For our newly combined courses, R472 and R473 Multiplanar Anatomy and Pathology I and II, we needed a way to incorporate critical reasoning that utilized concepts learned in the course. These concepts included knowledge of anatomy, pathology and methods of imaging. We wanted to make critical reasoning as seamless as possible in the online learning environment and wanted to encourage student-to-student collaboration as well. Clinical reasoning is a structured decision-making process that includes information gathering, hypothesis generation, problem representation, collecting differential diagnoses, selecting the most likely diagnosis and providing justification for the chosen diagnosis. While it is not within our scope of practice to diagnose in the clinical setting, it is a fun activity for students to try to determine the correct diagnosis using the resources provided in the module. The strategy we chose was problem-based learning in the form of a cartoon family suffering from a multitude of ailments that required medical imaging to aid in diagnosis.

Step-by-Step Implementation

  1. In week 1, introduce the family and scenario for the course.  
  2. During the two-semester course, introduce a family member with an unknown pathology every other week. Students are encouraged to work together and discuss the problem to find a solution. This mimics the process that occurs in the clinical setting. 
  3. Students respond to the scenario with a diagnosis and an explanation of their process that led to their decision. Students must include a reference source for their conclusion.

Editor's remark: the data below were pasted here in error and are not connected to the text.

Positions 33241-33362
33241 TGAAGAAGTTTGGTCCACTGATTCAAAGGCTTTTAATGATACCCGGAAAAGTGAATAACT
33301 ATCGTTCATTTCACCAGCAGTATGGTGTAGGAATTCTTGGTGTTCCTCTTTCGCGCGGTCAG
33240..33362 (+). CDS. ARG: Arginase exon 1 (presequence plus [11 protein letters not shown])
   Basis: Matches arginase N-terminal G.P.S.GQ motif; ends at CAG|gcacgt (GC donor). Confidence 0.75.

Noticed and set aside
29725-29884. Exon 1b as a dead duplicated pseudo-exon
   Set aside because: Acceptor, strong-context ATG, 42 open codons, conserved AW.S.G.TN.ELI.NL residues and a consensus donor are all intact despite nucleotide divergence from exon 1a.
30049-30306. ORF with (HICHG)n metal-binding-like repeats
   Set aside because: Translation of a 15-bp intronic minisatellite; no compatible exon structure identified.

4. The responses are due a day before the weekly modules closes and the diagnosis revealed. Students cannot view other student answers until they have posted their responses. 
  5. Students have the opportunity to respond to their classmates’ submissions. 
  6. Students’ grades are based on a rubric. Within medicine, it is sometimes difficult to reach the correct answer. Often there is a list of differential diagnoses. As long as the student finds a pathology that fits the signs and symptoms of the problem and supports their answer with their reference points are not reduced. A correct answer is given a bonus point as an incentive to look for the best-fit diagnosis based on signs and symptoms.  
  7. At the end of both semesters, students are given a wrap-up of the Poor Pete story.


Based off student evaluations and comments, the Poor Pete scenarios are a great success. Students enjoy evaluating the scenarios looking for clues about the pathology. The encouragement to collaborate with others to reach an answer is seen as a positive with this assignment. One outcome we did not expect was students discussing the case with technologists and radiologists in the clinical setting. This turned into a collaboration with professional staff that brought a camaraderie in the work environment. Technologist and doctors were eager to hear the correct diagnosis and this in turn brought further staff-student interaction. In response to student requests, we developed an entire storyline explaining Poor Pete’s many ailments. The students loved the completion of the storyline.